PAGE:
DOTA (Département Optique et Techniques Associées), the Optical and Associated technologies Department, where studies on the threat IR signature are conducted. The study aims at helping the development of threat detection systems, and focuses on behaviour modelling of the IR signature depending on the type of threat, time, aspect angle and spectral band. The DOTA developed a multiband measuring instrument based on three sensors, a FLIR Systems Medium Wave IR camera with 1,000 Hz frequency and a 100 x 100 pixel sensor, a Photonis Science Short Wave IR camera, with a frequency between 1,000 and 1,500 Hz and a 50×50 pixel sensor, and a Medium Wave IR spectrometer developed by the ONERA itself with a 2.5 – 5.2 µm spectral band and frequency between 3 and 100 Hz. This is used for static measurements in laboratory as well as real firing measurements. The ONERA continues to develop its IR signature studies, and is part of NATO Air Force Armaments Group Air Capability Group 3 Sub Group 2 InfraRed Technical Team.
The Onera is involved in the Anti-Drone field, through the Shield programme, which monitors technology studies and developments. Shield is focused on site protection and urban scenarios, and its studies aim at optimise fusion architectures, sensors deployment, and to generate a cost reduction strategy. It leverages the results obtained by the Angelas (ANalyse Globale et Évaluation des technologies et méthodes pour la Lutte Anti UAS, global analysis and evaluation of technologies and methods for countering UAS) programme. Angelas aimed at detecting, reconnoitre and identify UAS of less than 25 kg correlating data provided by multiple sensors, around critical installations such as nuclear power plants, as well as in urban areas and for the surveillance of major events. Compared to Angelas, Shield takes also in count effectors and not only sensors, and aims at gathering also external competencies in order to bring innovation in the anti-drone field. Shield will start in January 2018 and will last three years, the main topics being innovative sensors, systemic approach, and new paradigm for data processing. Shield will profit of open technological-operational laboratories, will use the Onera fleet of drones based in Toulouse, and will generate dedicated studies. One of them will concern 3-Dimension LIDAR, a short range detection system that the Onera scientists consider extremely promising, towards both fixed and rotary wing UAS.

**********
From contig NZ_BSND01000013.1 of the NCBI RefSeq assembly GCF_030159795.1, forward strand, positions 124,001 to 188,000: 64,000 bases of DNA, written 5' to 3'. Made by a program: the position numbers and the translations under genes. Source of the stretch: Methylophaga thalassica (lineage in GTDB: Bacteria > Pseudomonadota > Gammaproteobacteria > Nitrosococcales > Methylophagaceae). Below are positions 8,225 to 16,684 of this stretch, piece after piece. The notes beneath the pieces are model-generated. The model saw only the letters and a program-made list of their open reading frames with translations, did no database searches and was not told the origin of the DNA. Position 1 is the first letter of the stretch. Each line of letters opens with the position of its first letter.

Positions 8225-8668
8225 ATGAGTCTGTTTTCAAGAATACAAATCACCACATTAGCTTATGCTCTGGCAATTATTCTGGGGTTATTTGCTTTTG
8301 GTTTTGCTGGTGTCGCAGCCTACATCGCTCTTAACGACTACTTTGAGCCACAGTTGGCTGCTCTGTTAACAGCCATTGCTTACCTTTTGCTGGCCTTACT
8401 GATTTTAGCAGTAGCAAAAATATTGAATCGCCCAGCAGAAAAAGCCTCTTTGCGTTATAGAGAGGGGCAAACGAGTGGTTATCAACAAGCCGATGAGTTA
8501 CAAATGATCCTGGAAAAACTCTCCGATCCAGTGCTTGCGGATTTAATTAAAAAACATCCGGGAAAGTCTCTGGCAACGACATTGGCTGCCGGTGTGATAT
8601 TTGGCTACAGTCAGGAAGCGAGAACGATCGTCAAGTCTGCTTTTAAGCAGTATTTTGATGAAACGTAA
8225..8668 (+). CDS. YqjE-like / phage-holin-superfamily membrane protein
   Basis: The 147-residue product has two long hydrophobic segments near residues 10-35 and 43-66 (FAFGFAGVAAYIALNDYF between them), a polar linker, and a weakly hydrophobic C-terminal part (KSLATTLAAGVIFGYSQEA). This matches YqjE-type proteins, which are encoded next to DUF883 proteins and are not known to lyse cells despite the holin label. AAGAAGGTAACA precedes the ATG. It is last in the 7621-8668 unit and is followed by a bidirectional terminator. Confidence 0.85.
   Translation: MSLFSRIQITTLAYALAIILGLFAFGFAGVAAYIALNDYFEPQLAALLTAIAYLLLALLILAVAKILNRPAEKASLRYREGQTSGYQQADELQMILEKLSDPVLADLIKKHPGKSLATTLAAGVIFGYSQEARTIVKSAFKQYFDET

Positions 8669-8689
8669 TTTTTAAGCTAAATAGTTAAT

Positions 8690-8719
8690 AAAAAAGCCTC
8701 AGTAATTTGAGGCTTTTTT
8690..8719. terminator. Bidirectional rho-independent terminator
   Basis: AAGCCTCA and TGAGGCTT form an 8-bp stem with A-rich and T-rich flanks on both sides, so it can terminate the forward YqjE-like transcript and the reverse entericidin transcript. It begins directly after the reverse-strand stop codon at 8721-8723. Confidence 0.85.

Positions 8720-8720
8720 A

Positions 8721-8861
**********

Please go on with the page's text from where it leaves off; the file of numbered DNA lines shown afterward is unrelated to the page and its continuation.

The Onera is involved in the Sysiphe (SYstème Spectro-Imageur de mesure des Propriétés Hyperspectrales Embarqué) programme, together with the Forsvarets forskningsinstitutt (FFI), the Norwegian Defence Research Establishment, and with Norsk Elektro Optikk A/S (NEO), an electro-optics Norwegian privately owned research oriented company. The first phase, which ended in 2013, was to put develop a set of sensors able to acquire hyperspectral images, from visible to thermal infrared, and to package them in order to be airportable. NEO dealt with the instrument dedicated to the visible and short wave IR spectrums known as HySpex Odin-1024, while Onera was in charge of that dedicated to the medium and long wave IR spectrums, the Sieleters. The latter need an effective cooling machine, sensors being taken at –200°C in order to get the best possible results. A real time processing system for the Hyspex Odin has been developed by FFI/NEO, while Onera developed an archiving and processing data system for the Sieleters allowing to perform atmospheric compensation at all wavelengths. Sensors are mounted on a rugged aluminium structures for high mechanical stability and installed on a Do-228 provided by the Deutsche Zentrum für Luft- und Raumfahrt (DLR), the Germany national aeronautics and space research centre. Validated in 2041, the Sysiphe is now available for research programmes some of the aims of the French and Norwegian MoDs being to improve target detection under camouflage, as well as discrimination between real targets and decoys.